Views: 508 Author: Site Editor Publish Time: 2022-03-29 Origin: Site
People often lack the confidence to enjoy the outdoors due to concerns about safety, but this seems to be one of the most common barriers. The risks in nature range from extremes in temperature to intense injuries to wildlife encounters to navigation errors. By planning ahead and being aware of what to do while out there, many of these risks can be managed.
In truth, you have a high chance of never having a serious accident in the great outdoors. However, as with insurance, it's a good idea to be prepared in case the unthinkable does occur.
You can identify and manage potential risks before you even leave home by following a few steps.
1. Prepare yourself physically
You must make sure you are physically prepared for whatever activity you plan for your adventure vacation. If you overestimate what you're capable of, you might wind up stranded somewhere because your legs or arms gave out on you, or you may end up in the hospital as a result of overextending yourself. If the most exercise you get in a day is walking to the fridge, you'll have to start doing some daily physical activity if you sit behind a desk all day. To accomplish your planned adventure, you will need to be in good physical condition to begin.
Prepare for your adventure by getting fit. If you plan on going rock climbing or kayaking, you'll need arm strength, so starting running or cycling every day won't help much!
2. For your destination, look at multiple weather sources.
In mountainous regions and near large bodies of water, weather patterns can change rapidly. The more sources you consult for the latest weather in your destination, not a nearby town, but the actual destination, the more complete picture you will have of the risks.
3. Make sure you know the risks and conditions at your destination.
Altitude, sun exposure, tide patterns, and the like, are all factors that can impact your safety when you're outdoors. With the right gear or leaving at the right time of day, you can prepare for many of these factors.
To see whales and other marine life, for instance, I planned a hike on the coast while participating in outdoor activities. My online trail map revealed that a section of the trail was inaccessible during high tide, so I checked it before I left. I might have been stranded if I hadn't known the tides were coming!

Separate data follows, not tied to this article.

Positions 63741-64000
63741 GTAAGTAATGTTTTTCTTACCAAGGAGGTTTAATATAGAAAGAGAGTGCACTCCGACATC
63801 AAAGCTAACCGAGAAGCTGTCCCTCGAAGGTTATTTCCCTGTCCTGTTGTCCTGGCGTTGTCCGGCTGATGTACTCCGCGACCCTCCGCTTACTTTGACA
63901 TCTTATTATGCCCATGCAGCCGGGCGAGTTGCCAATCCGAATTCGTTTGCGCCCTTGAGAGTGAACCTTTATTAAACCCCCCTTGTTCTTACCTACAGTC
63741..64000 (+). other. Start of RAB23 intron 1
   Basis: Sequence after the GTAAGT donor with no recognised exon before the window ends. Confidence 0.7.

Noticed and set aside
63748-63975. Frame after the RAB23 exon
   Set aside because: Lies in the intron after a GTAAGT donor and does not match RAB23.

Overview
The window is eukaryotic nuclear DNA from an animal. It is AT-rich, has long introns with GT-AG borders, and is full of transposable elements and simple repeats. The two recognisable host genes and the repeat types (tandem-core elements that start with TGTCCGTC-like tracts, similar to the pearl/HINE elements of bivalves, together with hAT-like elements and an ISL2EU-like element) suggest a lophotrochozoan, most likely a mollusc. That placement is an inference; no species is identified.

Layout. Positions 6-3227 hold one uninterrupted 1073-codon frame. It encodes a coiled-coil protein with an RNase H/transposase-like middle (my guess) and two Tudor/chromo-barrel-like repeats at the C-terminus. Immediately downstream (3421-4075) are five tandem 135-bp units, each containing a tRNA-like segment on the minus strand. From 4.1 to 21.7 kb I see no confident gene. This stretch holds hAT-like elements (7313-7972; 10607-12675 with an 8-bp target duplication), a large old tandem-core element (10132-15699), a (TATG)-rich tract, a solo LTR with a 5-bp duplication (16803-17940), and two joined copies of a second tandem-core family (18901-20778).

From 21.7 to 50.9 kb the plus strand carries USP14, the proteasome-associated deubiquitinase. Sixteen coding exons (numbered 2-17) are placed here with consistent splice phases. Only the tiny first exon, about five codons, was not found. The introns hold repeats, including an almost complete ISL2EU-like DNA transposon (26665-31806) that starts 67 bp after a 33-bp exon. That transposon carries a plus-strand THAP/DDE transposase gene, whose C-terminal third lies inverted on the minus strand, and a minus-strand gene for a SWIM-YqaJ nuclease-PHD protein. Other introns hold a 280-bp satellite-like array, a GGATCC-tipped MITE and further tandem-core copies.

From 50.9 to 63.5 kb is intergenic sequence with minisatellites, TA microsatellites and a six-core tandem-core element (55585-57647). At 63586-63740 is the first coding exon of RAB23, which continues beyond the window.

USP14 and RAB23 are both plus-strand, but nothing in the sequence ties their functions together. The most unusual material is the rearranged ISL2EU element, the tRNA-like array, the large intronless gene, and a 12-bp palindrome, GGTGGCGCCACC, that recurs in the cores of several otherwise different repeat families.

4. Take safety gear that is tailored to your adventure.
As a starting point, I recommend my Survival Gear Shack gear, which covers outdoor essentials plus additional tips. Depending on the type of outdoor adventure you are planning, you can customize what you carry. Make sure you have a bear safety plan if you're headed into bear country.
In case you get lost or injured on your adventure, always carry extra food, water, and layers.Always remember to keep essential medications with you at all times!
5. Wear appropriate clothing for the season and the conditions.
Dress appropriately based on the weather in your destination, not just by checking the weather forecast. You can use layers as alternatives if you are unsure of what to expect or if the weather is likely to change.
6. Make sure you have your essential gear.
Before you head out on an outdoor adventure, make sure that your most important safety gear is working properly. Even your shoe laces and headlamp are included!
7. Become familiar with basic first aid.
You are not in the best position to learn how to give first aid if you or your adventure buddy need it. Identify and treat the most common types of injuries you may suffer while exploring the great outdoors. Dehydration, hypothermia, blisters, and sprains are all examples of injuries. It's a good idea to take a wilderness first aid class from a reputable organization such as NOLS, REI, or the Red Cross.
8. Your itinerary should be shared.
You must create a travel itinerary and share it with family and friends whether you are traveling with others or on your own. In this way, if you do not check in at the scheduled times due to an emergency or another issue, someone will be able to tell authorities what to do in order to track you down.
This is a simple but often overlooked concept. Suppose you were injured on a hike by yourself and no one knew what trail you were on. Whenever you are exploring a new trail, route, park, etc., drop a pin and send it to a friend.In the event of an emergency, you can use a register or logbook in many backpacking trails, which may help you locate yourself. Park visitor centers and ranger stations may have registers as well.
Beautiful as nature can be, it can also be unforgiving and humbling. It doesn't matter what season you live in, exploring the great outdoors is a life-changing experience no matter where you are. As beautiful as she is, Mother Nature is also ferocious. Some revel in the outdoors on weekends, while others are extreme explorers who can spend weeks in the wilderness. It doesn't matter which one you choose, basking in the sun, breathing fresh air, and sleeping under the stars can come with a few inherent dangers that you wouldn't consider if you were in a concrete jungle. By using these outdoor adventure safety tips, you can minimize or eliminate many of the risks.